Soyuz rocket launches Russian GLONASS-K navigation satellite

A Soyuz rocket carrying the fifth GLONASS-K navigation satellite launches from Russia's Plesetsk Cosmodrome on Oct. 9, 2022.
A Soyuz rocket carrying the fifth GLONASS-K navigation satellite launches from Russia's Plesetsk Cosmodrome on Oct. 9, 2022. (Image credit: Roscosmos)

Russia just added a new satellite to its navigation network.

A Soyuz rocket topped with the fifth satellite in Russia's GLONASS-K series launched on Sunday (Oct. 9) at 10:52 p.m. EDT (0252 GMT and 5:52 a.m. Moscow time on Oct. 10) from Plesetsk Cosmodrome, in the northwestern part of the country.

The satellite reached orbit successfully, then received the designation Kosmos-2559, according to

GLONASS is short for "Global'naya Navigatsionnaya Sputnikovaya Sistema," which translates as "Global Navigation Satellite System." As that name suggests, it's similar to the United States' satellite global positioning system (GPS), which is known as Navstar

The U.S. and Russia view having their own GPS networks as a national security imperative. And they're not alone in such thinking; Europe and China also have homegrown satnav constellations, called Galileo and Beidou, respectively.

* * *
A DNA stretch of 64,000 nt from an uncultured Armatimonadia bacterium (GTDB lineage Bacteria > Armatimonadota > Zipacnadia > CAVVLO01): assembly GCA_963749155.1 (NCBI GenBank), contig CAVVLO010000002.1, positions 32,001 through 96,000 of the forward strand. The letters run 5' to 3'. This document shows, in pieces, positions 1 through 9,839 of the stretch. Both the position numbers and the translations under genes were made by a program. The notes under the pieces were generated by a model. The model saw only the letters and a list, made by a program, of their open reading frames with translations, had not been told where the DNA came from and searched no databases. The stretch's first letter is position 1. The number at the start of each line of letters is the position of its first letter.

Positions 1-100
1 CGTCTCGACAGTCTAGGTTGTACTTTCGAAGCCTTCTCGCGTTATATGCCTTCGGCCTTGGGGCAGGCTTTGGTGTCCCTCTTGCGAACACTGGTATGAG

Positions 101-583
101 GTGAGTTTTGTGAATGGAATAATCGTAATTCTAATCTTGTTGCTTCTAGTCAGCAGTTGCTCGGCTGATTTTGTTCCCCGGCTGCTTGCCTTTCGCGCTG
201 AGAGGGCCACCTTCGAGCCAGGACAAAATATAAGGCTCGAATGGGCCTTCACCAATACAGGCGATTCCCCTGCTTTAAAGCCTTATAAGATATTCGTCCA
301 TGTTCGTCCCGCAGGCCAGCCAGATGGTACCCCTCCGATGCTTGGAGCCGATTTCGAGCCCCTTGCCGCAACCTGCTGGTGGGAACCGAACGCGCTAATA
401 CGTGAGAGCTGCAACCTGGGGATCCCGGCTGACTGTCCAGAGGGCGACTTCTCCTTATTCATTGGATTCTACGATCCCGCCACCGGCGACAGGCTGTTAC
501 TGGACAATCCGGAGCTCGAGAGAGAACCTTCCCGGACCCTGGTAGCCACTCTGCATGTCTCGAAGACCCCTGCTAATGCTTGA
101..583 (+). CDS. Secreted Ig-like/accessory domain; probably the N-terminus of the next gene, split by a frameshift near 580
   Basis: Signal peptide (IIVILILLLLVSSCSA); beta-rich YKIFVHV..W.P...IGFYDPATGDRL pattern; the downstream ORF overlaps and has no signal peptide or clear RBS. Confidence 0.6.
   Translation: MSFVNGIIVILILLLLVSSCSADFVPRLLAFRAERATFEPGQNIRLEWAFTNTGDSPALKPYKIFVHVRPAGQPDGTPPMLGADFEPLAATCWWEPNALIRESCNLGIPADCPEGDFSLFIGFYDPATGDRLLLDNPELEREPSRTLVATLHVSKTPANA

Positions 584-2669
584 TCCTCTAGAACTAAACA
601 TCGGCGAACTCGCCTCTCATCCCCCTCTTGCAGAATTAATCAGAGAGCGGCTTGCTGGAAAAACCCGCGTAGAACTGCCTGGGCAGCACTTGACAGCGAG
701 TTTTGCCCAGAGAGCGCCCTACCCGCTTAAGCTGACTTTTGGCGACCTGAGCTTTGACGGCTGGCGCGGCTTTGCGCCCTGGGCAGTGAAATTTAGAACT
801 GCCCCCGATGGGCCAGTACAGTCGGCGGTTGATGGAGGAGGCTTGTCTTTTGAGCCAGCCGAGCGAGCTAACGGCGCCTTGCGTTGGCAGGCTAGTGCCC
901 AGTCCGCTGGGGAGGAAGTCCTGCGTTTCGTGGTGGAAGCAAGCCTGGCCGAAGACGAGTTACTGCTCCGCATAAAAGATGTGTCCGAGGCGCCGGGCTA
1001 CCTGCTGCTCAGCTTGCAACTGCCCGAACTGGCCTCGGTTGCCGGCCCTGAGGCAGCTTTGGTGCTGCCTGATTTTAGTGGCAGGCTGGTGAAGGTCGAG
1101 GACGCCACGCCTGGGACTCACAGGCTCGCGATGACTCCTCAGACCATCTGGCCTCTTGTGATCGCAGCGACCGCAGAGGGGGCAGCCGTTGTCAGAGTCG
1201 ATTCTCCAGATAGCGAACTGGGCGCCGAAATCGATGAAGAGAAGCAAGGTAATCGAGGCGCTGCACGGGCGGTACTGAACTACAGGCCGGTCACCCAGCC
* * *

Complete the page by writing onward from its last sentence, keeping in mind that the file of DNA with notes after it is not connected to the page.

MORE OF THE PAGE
The first GLONASS satellite lifted off in 1982. The Russian network currently consists of about two dozen operational spacecraft. The K series is the most up-to-date version; it's designed to replaced the discontinued GLONASS-M line, RussianSpaceWeb reported. 

The newly launched satellite weighs about 2,100 pounds (950 kilograms) and is designed to operate for at least 10 years, according to RussianSpaceWeb. Its orbit lies about 11,870 miles (19,100 kilometers) above Earth.

Mike Wall is the author of "Out There" (Grand Central Publishing, 2018; illustrated by Karl Tate), a book about the search for alien life. Follow him on Twitter @michaeldwall. Follow us on Twitter @Spacedotcom or on Facebook.  

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Mike Wall
Senior Space Writer

Michael Wall is a Senior Space Writer with and joined the team in 2010. He primarily covers exoplanets, spaceflight and military space, but has been known to dabble in the space art beat. His book about the search for alien life, "Out There," was published on Nov. 13, 2018. Before becoming a science writer, Michael worked as a herpetologist and wildlife biologist. He has a Ph.D. in evolutionary biology from the University of Sydney, Australia, a bachelor's degree from the University of Arizona, and a graduate certificate in science writing from the University of California, Santa Cruz. To find out what his latest project is, you can follow Michael on Twitter.